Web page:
Women’s Weightlifting Week returns

Rachel Boyle 
Sports Staff Writer
[email protected]

Students gather around an instructor demonstrating how to properly deadlift at Women’s Weightlifting Week last year.

Women’s Weightlifting Week returns to UNC Asheville this spring with a week full of lectures and workshops on building strength and empowerment.
Senior health and wellness and psychology student Julia Diesel participates in this event by attending and teaching lectures and workshops.
“Women’s Weightlifting Week is fun. It is essentially in my mind a week of education and empowerment. We say that it’s Women’s Weightlifting Week because it is aimed to get females into classically male dominated environments but the workshops and lectures are opened to everyone. So in my mind the way that we empower people is we get them using the equipment, we get them educated on the topics and from there they are able to build on their own skill sets and have the efficacy to be able to do that on their own,” Diesel said.
Senior photography student Caroline Dockery oversees Women’s Weightlifting Week alongside Olivia Brueckner.
“Now that Aleen Dailey is on maternity leave, Olivia Brueckner and I are actually running the event. We are pretty much making sure everyone is going to their lectures or promoting the event and I am personally teaching five of the lectures. I got involved because I think it is an idea that is important. Strength training is really critical for women and I think that it brings a sense of empowerment that nothing else in your life can really give you and personally I have found a love for it,” Dockery said.
Dockery has been a fitness instructor at UNCA for about two years. She finds it important for women to feel comfortable in a male dominated environment and talks about how Women’s Weightlifting Week works with that idea.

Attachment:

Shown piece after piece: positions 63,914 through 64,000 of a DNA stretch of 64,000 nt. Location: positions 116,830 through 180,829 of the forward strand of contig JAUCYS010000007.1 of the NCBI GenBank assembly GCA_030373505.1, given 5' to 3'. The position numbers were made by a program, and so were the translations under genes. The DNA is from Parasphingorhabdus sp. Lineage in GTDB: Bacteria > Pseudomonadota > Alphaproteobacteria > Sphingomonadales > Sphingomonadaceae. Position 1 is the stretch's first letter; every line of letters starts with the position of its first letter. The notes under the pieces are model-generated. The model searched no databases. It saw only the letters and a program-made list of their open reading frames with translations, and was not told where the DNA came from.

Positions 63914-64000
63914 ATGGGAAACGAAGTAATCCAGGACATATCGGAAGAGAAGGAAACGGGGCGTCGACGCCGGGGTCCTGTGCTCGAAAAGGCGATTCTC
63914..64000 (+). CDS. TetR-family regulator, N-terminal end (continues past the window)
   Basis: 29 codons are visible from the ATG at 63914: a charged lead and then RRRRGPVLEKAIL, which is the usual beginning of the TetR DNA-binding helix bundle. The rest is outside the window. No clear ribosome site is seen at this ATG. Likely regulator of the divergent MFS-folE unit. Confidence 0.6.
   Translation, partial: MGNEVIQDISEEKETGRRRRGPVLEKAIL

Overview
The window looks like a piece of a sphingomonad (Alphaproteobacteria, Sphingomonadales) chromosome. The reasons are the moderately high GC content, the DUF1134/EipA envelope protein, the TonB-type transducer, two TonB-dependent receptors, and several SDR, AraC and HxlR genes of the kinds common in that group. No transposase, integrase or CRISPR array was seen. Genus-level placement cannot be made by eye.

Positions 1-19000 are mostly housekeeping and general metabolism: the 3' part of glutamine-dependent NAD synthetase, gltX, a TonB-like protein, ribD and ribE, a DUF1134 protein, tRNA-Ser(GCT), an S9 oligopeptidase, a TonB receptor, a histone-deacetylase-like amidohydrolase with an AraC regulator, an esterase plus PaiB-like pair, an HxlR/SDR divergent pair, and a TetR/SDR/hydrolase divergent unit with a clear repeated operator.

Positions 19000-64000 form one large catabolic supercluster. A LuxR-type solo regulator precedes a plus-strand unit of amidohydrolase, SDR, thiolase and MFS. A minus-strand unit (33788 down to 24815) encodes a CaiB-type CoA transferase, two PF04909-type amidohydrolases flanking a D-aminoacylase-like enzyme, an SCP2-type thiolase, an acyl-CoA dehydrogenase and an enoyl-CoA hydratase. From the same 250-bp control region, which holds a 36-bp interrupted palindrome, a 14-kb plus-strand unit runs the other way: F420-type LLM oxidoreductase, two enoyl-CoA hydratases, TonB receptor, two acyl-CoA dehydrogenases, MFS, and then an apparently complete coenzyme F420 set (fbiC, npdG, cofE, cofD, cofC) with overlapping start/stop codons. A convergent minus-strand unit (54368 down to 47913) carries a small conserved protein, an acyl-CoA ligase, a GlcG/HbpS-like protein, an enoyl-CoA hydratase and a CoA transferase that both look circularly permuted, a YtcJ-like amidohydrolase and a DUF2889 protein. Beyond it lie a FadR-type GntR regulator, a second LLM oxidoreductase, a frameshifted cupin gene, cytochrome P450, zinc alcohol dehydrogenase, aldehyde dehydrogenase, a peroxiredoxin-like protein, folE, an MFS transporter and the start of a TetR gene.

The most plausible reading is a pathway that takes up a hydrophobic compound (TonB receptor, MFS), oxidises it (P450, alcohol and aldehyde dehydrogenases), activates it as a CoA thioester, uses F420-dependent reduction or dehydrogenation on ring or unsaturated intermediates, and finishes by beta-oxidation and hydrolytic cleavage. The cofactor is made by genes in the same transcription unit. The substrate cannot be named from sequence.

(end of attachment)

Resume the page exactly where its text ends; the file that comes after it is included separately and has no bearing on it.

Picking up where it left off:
“I think it is important for women because  a lot of women walk into the gym and they hop right onto cardio equipment and not because they don’t want to, but because people don’t know how to strength train. They don’t know how to program for themselves and we just want to be able to teach people and give them even just a glimpse of knowledge of something that gives them more confidence coming in and training in a different way,” Dockery said. “This is an all encompassing week of learning about your body. It is not just about getting big or coming to the gym to do heavy lifting, it’s talking about being empowered in the gym as well.”
Diesel said students can get involved through both in class lectures and hands on experience in the gym.
“We split the week into lectures and workshops which is how we do it every year. Lectures are classroom based so you can take notes and ask questions based off the PowerPoint that is being presented. The workshops are done in the gym or in the dance studios where we have some of our group fitness classes regularly held and those are much more interactive so getting your hands on weights and practicing things yourself and this year we are doing some pretty interesting stuff I think because we usually have something on benching, something on squatting,” Diesel said.
Political science student Ellie McKeon attends the event every year.
“I have gone to women’s weightlifting a couple of times. I really came to college knowing nothing about the gym and working out so I started coming to group fitness classes and then they promoted the Women’s Weightlifting Week. I went to a lecture on body image and how to use the weights in the gym and it’s really helped branch my skills to work out on my own,” McKeon said.
Even though the event is labeled as Women’s Weightlifting Week, people of all gender identities are allowed to attend.
“Everyone is really welcome to come. Women obviously, but men as well as faculty and staff. It’s called Women’s Weightlifting Week but it’s intended for all individuals. All the lectures and workshops are taught by female faculty, staff and students but we want everyone from everywhere to come and learn,” Diesel said.